Farmers that make retail sales, manufacture products for sale, or provide services are required to register with the Department and obtain an Account ID. Farmers can register by completing a Business License and paying the appropriate fees.
Farmers that only make wholesale sales of agricultural products that they grow, raise, or produce are not required to be registered with the Department (and do not need to have an Account ID number).
Business and occupation (B&O) tax classifications
Farmers that sell products at retail to consumers (e.g. roadside stands, farmer's markets, CSA, etc.) are subject to B&O tax under the retailing classification. (RCW 82.04.050)
Farmers who manufacture products using agricultural products that they have grown, raised, or produced are subject to B&O tax under the manufacturing classification on the value of products manufactured. (RCW 82.04.110 & RCW 82.04.120)
Activities not considered manufacturing
The following activities are not considered manufacturing activities for purposes of the manufacturing classification of B&O tax:
- Activities which consist of cutting, grading, or ice glazing seafood which has been cooked, frozen, or canned outside this state;
- The growing, harvesting, or producing of agricultural products;
- Conditioning of seed for use in planting;
- Cubing hay or alfalfa;
- Packing of agricultural products, including sorting, washing, rinsing, grading, waxing, treating with fungicide, packaging, chilling, or placing in controlled atmospheric storage; and
- The removal of the head, fins, or viscera from fresh fish without further processing, other than freezing.
Service and other activities
Persons that perform horticultural services for farmers are subject to B&O tax under the service and other activities classification. A farmer who occasionally assists another farmer in planting or harvesting a crop is generally not considered to be engaged in the business of performing horticultural services. These activities are generally considered to be casual and incidental to the farming activity.
A sale by a farmer to someone who will resell their product is classified as a wholesale sale. A B&O tax exemption is provided for wholesale sales by farmers of agricultural products they have produced on their farms. (RCW 82.04.060 & RCW 82.04.330)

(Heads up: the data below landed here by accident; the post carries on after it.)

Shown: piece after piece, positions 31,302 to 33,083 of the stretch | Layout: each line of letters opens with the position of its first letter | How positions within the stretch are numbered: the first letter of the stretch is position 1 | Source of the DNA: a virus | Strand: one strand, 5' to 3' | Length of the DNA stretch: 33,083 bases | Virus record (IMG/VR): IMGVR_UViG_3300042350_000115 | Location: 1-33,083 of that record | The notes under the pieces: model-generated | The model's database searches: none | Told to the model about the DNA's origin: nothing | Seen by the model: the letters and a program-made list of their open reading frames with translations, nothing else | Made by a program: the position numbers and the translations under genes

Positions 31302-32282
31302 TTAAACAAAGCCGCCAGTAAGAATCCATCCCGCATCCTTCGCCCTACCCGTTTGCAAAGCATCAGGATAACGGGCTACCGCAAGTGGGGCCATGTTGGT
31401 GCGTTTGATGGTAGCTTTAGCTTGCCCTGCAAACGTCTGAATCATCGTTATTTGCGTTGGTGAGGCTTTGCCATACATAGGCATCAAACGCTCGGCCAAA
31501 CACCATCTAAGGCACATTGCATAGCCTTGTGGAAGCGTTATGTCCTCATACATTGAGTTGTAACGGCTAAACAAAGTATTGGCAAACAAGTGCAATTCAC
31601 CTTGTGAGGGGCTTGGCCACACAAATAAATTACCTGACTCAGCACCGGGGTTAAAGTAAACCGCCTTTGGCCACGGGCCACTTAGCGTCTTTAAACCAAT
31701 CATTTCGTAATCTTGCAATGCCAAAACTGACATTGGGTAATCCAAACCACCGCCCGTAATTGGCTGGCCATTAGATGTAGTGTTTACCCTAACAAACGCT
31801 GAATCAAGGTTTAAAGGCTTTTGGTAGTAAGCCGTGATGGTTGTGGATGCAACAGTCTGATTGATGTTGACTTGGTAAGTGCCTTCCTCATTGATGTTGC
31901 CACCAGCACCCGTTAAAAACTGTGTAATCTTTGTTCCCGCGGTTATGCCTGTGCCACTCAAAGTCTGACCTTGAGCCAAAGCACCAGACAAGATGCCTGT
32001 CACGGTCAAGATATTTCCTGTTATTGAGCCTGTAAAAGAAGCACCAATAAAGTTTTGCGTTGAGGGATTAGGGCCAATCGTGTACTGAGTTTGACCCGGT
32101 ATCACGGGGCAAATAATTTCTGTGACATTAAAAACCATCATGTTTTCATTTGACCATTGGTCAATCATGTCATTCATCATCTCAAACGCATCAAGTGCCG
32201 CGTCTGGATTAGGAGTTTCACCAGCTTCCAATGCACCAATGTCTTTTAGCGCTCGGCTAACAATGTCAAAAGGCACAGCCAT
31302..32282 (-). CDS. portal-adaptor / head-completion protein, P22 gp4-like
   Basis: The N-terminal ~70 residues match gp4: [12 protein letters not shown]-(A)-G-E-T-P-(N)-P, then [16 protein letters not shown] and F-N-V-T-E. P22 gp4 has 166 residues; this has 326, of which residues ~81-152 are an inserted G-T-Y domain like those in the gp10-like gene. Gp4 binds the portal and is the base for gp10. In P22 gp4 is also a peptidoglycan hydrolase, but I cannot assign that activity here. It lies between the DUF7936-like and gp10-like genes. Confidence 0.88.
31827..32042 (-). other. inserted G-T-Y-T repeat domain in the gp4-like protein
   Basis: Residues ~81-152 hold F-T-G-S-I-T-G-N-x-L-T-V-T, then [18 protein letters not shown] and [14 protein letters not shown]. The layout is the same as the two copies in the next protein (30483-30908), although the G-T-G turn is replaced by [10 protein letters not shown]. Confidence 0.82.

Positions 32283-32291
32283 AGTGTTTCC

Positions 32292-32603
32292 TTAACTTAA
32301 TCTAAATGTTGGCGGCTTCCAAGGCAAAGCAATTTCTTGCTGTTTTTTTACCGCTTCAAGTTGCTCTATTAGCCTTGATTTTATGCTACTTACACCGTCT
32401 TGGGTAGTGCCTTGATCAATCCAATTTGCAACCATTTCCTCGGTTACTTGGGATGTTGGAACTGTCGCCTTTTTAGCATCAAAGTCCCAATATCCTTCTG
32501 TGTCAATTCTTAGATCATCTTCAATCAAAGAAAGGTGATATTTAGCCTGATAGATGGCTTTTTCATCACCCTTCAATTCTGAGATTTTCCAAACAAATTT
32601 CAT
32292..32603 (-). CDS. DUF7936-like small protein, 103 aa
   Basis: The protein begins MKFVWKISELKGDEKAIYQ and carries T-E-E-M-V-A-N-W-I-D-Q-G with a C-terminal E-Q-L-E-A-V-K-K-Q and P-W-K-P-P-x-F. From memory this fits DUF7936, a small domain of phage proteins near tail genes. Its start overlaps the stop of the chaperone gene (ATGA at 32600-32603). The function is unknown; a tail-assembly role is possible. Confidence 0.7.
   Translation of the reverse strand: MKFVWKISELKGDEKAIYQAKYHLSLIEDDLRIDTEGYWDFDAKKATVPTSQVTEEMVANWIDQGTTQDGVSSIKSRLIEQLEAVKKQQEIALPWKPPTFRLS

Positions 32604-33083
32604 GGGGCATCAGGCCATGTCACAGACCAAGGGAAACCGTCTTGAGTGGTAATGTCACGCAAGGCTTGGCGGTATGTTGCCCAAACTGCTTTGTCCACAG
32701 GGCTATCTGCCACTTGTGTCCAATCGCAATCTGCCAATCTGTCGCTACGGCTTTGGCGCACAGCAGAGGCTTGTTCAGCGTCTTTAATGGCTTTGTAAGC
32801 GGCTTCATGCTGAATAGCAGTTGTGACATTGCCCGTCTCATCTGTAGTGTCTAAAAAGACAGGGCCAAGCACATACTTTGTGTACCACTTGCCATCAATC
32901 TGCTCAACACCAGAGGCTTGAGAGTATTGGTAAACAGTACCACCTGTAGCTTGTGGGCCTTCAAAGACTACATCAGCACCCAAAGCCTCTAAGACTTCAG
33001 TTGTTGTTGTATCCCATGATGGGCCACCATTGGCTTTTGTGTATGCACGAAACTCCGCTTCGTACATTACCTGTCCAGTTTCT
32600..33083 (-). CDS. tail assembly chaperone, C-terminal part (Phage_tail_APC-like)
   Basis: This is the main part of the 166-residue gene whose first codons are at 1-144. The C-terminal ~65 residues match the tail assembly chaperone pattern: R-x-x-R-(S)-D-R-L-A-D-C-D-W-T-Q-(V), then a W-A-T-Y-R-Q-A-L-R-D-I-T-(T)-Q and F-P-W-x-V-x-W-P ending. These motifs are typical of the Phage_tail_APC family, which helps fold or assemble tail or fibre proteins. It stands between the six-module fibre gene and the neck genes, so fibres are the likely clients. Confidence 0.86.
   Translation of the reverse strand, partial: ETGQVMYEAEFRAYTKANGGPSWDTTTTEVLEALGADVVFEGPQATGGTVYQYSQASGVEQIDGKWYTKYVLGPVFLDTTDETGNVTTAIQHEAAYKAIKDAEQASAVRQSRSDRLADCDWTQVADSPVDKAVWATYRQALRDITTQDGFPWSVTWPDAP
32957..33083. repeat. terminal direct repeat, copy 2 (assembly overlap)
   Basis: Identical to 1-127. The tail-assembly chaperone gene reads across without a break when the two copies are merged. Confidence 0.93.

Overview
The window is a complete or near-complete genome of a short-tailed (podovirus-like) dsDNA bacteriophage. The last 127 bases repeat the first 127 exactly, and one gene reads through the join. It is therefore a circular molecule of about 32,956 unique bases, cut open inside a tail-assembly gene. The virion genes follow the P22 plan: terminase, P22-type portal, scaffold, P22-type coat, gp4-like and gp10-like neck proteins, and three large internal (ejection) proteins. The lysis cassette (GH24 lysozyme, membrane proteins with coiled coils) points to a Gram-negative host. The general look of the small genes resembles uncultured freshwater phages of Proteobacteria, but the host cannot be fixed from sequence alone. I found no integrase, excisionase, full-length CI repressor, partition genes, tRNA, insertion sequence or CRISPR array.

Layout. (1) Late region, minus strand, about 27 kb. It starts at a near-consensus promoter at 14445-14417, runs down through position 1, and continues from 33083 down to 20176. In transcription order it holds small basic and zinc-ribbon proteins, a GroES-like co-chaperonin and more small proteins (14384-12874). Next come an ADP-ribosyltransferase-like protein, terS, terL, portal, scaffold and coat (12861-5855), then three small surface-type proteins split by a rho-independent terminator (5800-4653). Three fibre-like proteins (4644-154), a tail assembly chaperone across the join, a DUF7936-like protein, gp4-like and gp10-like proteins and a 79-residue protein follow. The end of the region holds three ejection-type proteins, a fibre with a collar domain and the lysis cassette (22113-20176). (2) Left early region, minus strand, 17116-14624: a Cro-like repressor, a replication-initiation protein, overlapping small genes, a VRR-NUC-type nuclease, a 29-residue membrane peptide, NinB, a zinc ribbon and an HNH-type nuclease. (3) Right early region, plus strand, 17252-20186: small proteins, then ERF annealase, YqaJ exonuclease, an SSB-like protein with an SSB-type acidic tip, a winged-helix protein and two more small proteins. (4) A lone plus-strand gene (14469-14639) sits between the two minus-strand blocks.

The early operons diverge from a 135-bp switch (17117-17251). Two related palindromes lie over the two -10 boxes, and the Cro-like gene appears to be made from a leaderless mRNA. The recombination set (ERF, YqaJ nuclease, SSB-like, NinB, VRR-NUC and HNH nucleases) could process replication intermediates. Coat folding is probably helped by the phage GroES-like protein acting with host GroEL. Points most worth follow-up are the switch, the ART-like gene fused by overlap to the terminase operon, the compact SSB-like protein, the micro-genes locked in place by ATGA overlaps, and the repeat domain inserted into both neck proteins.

Retail sales tax
If the product sold at retail is not an exempt food product or is not otherwise exempt from sales tax, retail sales tax must be collected. (For more information, see sales and use tax exemptions.) Sellers that fail to collect and remit sales tax can be held liable for the tax. Sellers must collect the tax based on the rate in effect where the buyer receives the goods or services. The following are examples of agricultural products and other items sold by farmers that are subject to retail sales tax:
- Plants, including fruit and vegetable starts
- Plantation or other Christmas Trees
- Soap from goats' milk
- Decorative items
- Hay/Haylage (feed) except sales for breeding animals registered with a nationally recognized breeding association are considered sales for resale and not subject to retail sales tax. To validate the wholesale sale, the animal owner must give a completed Farmers' Certificate for Wholesale Purchases and Sales Tax Exemption (Section 2 of the form) to the seller stating that the animal is registered with a nationally recognized breeding association and is used for breeding purposes.
Reference: RCW 82.08.020
If a farmer uses items in Washington that were acquired without paying sales tax, and the items are not exempt from sales tax, then the farmer owes use tax. A farmer must pay either use tax or sales tax on a non-exempt item, but not both. Use tax is applied at the same rate as sales tax.
Example: Farmer John purchases a plow in Idaho and does not pay sales tax. He brings the plow to Washington and uses the plow on his field in Washington. In this situation, the purchase of the plow was not exempt from sales tax; therefore, Farmer John owes use tax on the value of the plow. Farmer John may submit the use tax on either a consumer use tax return or on his next excise tax return if he is registered with the Department.
For more detailed information on use tax please see the Use Tax Section of this guide.
Public utility tax (PUT)
Public utility tax is assessed on specific public service businesses in lieu of B&O tax. While there are several different types of businesses that are subject to this tax, generally farmers are not subject to PUT. However farmers who transport items (agricultural products and/or machinery and equipment) for others could be subject to PUT under the motor or urban classification.
For more information see also Hauling for Hire:
The gross proceeds of sales of certain products, including food for human or pet consumption, are subject to litter tax. A farmer does not owe litter tax on wholesale sales of agricultural products grown by the farmer. When due, litter tax is reported on the same return as B&O tax and sales tax (excise tax return).
A farmer owes litter tax when the farmer:
- Makes retail sales of food and food ingredients for human or pet consumption.
- Manufactures products to sell at wholesale or retail in this state (e.g., a farmer who produces wine from grapes that the farmer has grown).
- Makes sales of other products subject to the litter tax.
Example: RD Orchards (RD) grows apples in its orchards. Most apples are sold at wholesale, but RD operates a seasonal roadside fruit stand where it makes retail sales of apples. RD's wholesale sales of apples are exempt from both the B&O and litter taxes. RD's retail sales of apples are subject to retailing B&O and litter taxes but are exempt from sales tax. RD is not responsible for collecting the retail sales tax because apples are an exempt food product.
For more information about the litter tax, including a list of the 13 product categories subject to litter tax, please see WAC 458-20-243.